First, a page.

Samsung's 900-series SSDs marked the arrival of VNAND (NAND Flash explained here), a new NAND type that expanded capacity vertically to theoretically drive down the cost per gigabyte metric. Today, the company officially announced its 960 series SSDs, including the Samsung 960 Pro and Samsung 960 EVO. Both devices modernize their architecture by supporting NVMe on their new VNAND-based SSDs.

We think NVMe is one of the next big standards, as the standard SATA interface has reached its cap with data transfer rates. Intel and Samsung have both made moves to build the NVMe market and achieve higher throughput than was possible on a SATA bus.

Recapping some of the most recent hardware news for the past two days, we visit topics centering on liquid cooling for video cards and a side topic discussing Micron's newest 32GB mobile 3D NAND.

For GPUs, ZOTAC has just announced its “ArcticStorm” GTX 1080 card with waterblock, providing full coverage over the VRAM, FETs, and GPU itself. Standard G1/4 threaded fittings include barbs to support 10mm inner diameter tubing, and microfins are spaced at 0.3mm apart. For a more visual understanding of microfins and spacing, check our liquid cooler tear-down. A metal backplate is included with the card.

We don't have a price on Zotac's ArcticStorm just yet, but have reached-out to ask.

This is primarily a video project that revisits our popular SSD Architecture post from 2014. All of that content remains relevant to this day – SSD architecture has not substantially changed at a low level – but it's been deserving of a refresh. NAND Flash comprises the actual storage component of the SSD, and impacts more than just capacity; endurance, speed, and the cost-per-GB metric are all impacted by NAND Flash selection. The industry has slowly reached parity between TLC and MLC NAND devices for the mainstream and gaming segments, with VNAND getting a steady push through Samsung's channels. As for how MLC and TLC actually work, though, we turn to our content.

With this update, we've introduced a 3D animation to help visualize the complexities of voltage states and program/erases occurring on the disk actively. The original graphics and text of our architecture article can be found on this page.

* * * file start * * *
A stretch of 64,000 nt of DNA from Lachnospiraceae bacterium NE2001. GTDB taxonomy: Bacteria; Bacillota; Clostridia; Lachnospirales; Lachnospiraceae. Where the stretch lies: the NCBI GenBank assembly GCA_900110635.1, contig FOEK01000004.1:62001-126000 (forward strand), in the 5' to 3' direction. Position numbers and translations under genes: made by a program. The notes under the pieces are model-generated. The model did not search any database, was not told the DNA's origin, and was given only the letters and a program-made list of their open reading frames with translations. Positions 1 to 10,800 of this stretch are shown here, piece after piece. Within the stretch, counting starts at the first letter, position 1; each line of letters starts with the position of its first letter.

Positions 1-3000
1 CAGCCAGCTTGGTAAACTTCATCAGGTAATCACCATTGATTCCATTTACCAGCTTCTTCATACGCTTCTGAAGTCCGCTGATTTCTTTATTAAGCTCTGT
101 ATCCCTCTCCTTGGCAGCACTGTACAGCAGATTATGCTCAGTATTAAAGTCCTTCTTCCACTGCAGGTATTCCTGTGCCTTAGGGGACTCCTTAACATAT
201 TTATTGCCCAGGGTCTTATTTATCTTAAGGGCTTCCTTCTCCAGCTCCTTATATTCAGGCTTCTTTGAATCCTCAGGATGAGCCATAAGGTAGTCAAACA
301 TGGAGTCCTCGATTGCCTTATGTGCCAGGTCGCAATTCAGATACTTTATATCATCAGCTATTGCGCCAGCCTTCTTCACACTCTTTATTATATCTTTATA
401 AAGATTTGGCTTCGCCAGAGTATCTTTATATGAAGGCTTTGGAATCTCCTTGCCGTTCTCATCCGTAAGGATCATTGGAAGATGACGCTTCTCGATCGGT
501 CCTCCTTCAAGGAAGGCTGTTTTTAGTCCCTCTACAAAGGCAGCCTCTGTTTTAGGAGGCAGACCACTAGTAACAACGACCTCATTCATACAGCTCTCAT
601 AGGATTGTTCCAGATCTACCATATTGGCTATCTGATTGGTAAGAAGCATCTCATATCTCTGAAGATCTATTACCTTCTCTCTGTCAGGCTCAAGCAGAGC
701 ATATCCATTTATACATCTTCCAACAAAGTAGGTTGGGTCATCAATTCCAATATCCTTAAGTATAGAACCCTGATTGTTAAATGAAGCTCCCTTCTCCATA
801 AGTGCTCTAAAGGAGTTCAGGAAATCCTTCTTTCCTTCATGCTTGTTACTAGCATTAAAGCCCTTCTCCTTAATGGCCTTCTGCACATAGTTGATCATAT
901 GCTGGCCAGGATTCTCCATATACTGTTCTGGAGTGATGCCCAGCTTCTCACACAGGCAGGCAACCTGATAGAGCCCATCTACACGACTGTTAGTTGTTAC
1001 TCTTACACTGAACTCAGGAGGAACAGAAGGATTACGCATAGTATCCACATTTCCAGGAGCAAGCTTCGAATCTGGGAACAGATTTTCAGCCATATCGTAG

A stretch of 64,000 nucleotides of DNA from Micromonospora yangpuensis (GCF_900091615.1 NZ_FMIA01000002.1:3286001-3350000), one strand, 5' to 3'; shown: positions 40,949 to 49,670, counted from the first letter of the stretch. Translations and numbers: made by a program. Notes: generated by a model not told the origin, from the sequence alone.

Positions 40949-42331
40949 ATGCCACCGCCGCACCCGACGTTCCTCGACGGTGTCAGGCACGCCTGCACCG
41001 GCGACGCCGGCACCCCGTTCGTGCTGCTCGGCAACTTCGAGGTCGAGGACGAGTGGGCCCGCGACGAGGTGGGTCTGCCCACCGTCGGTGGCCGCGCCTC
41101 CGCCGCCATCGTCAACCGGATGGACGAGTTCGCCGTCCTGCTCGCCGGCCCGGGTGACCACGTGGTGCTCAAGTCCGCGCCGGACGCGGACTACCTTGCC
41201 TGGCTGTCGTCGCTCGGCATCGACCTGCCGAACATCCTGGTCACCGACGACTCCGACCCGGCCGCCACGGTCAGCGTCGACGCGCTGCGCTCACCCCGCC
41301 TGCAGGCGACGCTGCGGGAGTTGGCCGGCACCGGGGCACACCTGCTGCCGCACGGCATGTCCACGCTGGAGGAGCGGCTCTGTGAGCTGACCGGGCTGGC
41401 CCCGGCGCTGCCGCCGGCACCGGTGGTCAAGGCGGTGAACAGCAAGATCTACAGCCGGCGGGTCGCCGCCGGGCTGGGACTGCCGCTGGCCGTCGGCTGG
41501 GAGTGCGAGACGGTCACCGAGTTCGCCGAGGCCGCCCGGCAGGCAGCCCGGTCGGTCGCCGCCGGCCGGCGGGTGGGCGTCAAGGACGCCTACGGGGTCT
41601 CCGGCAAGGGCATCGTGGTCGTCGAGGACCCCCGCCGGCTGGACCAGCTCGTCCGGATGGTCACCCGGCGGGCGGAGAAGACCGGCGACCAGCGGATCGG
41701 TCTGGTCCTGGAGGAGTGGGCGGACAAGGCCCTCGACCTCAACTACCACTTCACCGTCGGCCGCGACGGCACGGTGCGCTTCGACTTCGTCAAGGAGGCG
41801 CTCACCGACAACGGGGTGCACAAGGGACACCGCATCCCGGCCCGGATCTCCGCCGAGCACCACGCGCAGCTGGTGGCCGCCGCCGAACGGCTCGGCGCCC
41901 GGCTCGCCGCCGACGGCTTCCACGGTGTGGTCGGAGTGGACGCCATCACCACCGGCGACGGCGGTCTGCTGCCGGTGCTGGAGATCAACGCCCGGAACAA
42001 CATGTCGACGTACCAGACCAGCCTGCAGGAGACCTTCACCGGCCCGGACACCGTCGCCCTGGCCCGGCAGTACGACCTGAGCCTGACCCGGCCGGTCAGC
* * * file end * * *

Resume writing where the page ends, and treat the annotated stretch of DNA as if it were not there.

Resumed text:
Memory manufacturer Corsair has signaled its re-entry to the solid-state drive market with an updated Neutron series of SSDs. The new Neutron XTi SSDs operate on the Phison controller that's been going around – and has seemed to replace most of the fading SandForce market dominance – to enable SATA III transactions at maximum interface allowance. Corsair uses MLC NAND (two bits per cell), which offers better endurance to TLC alternatives at a rough 30% price-hike per gigabyte.

The Neutron XTi ships in 240GB, 480GB, and 960GB capacities. Corsair also notes in its release to the press that the drive will “become Corsair's first 1920GB SSD,” meaning that there's a ~2TB model forthcoming. Price is not yet determined for the 2TB model, but the 960GB (~1TB) model lands at $330.

U.2 (pronounced Udot2, lest Bono exercise legal force) has made a major appearance on PC platform updates from motherboard vendors, including Gigabyte with new X99 and Z170X motherboards at PAX. The form factor used to be called SFF-8639 (SSD Form Factor) and was targeted almost entirely at server and enterprise markets. In a move toward greater user-friendliness, the interface has rebranded as “U.2,” easier to remember with the M.2 interface also proliferating across the market.

This “TLDR” article explains the U.2 vs. M.2 vs. SATA Express differences, with a focus on PCI-e lane assignment and speeds or throughputs.